The Conquest of Happiness

The small, land-locked country of Bhutan has become an unlikely champion for a sustainable new world order. Reminiscent of “The Mouse that Roared,” it prompted and sponsored the high-level meetings at the United Nations from April 2-4, 2012 in New York on a shift toward measuring happiness as an indicator of global sustainability.

These meetings were called for by the UN resolution of July 2011 that was supported positively by Canada, one of the few at the UN to have formal diplomatic relations with Bhutan, and negatively (through its lack of opposition) by the United States. Aimed both at preparing the ground for Rio+20 and for a framework of action to follow on that event, the high-level meetings included more movers and shakers than the moved and shaken.

As I listened to the webcast (live and taped) of the formal proceedings and the procession of luminaries each given their opportunity to offer six minutes of wisdom, I was left with an uncomfortable memory from the movie Casablanca, of the moment when Louis the police inspector instructs his men to “round up the usual suspects.”

Briefly heartened by the fire of Vandana Shiva, I was dismayed by the ice of Jeffrey Sachs (who had been a candidate for President of the World Bank), among the long line of contributors who were overwhelmingly both old and male. Most, like Sachs, were offering a reprise of the Millennium Development Goals (MDGs) in the form of new happy objectives also requiring a thousand-year time-line to accomplish.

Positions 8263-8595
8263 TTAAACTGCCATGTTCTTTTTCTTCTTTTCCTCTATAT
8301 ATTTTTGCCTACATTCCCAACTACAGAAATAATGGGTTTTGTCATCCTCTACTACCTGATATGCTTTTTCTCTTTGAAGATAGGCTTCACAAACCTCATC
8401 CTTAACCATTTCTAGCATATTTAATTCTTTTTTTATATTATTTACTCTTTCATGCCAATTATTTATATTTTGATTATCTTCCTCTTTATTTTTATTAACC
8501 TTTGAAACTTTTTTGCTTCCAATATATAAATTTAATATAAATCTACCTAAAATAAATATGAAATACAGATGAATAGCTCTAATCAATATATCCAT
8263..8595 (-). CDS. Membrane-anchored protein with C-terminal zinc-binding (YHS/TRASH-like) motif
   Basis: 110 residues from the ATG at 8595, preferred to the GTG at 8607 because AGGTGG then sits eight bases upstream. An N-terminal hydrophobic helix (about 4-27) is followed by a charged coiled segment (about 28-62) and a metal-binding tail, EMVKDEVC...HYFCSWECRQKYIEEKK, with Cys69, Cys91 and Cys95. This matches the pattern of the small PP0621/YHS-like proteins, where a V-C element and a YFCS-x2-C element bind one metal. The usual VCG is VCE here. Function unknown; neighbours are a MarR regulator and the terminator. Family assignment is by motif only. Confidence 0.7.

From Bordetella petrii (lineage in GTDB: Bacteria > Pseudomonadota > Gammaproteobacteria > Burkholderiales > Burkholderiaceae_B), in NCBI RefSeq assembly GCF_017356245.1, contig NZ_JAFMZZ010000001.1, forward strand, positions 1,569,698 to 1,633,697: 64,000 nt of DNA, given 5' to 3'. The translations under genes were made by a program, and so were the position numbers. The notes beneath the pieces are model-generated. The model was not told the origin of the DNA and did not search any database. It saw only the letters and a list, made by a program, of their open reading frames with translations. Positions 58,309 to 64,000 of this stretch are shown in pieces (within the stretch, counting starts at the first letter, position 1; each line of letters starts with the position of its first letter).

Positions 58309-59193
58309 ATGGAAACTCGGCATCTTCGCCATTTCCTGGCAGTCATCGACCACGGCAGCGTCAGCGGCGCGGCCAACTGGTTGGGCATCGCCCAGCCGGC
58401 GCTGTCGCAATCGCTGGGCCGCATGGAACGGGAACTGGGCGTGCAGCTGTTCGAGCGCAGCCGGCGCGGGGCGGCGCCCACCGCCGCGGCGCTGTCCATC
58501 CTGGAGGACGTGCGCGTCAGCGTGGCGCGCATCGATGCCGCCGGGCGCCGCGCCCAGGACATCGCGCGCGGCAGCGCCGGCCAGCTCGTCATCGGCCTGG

If there were moments of optimism, they came from those who – whether religious leaders or not – spoke to the necessity of finding other values besides economic ones to promote sustainability, instead of just agreeing on a new method of financial accounting relating to happiness. These moments were too rare. Unfortunately, there was much more circumlocution and absurdity. One speaker excoriated developing countries for undermining the MDGs by not having enough statistics to support the necessary policies, and said that any future success relating to sustainability requires such countries, first and foremost, to invest “heavily” in statisticians!

Fast-forward to Rio+20 and we moved from the sublime to the ridiculous. It was like going to a circus where, despite the posters and promises of excitement, the audience was given a demonstration of the clown-cannon without anyone actually firing it and the elephants merely lumbered, nose to tail, around the ring. It was prelude without performance, issuing in a document that could not fall short, as other efforts have done, because it tried to achieve nothing more than rhetorical targets, easily met.

It was like seeing an aged Carnival performer, not cavorting in the mystery of a torch-lit parade down the street, but in broad daylight the morning after, trying unsuccessfully to summon enthusiasm and energy long dissipated, heavy make-up failing to hide the ravages of time and dissolution.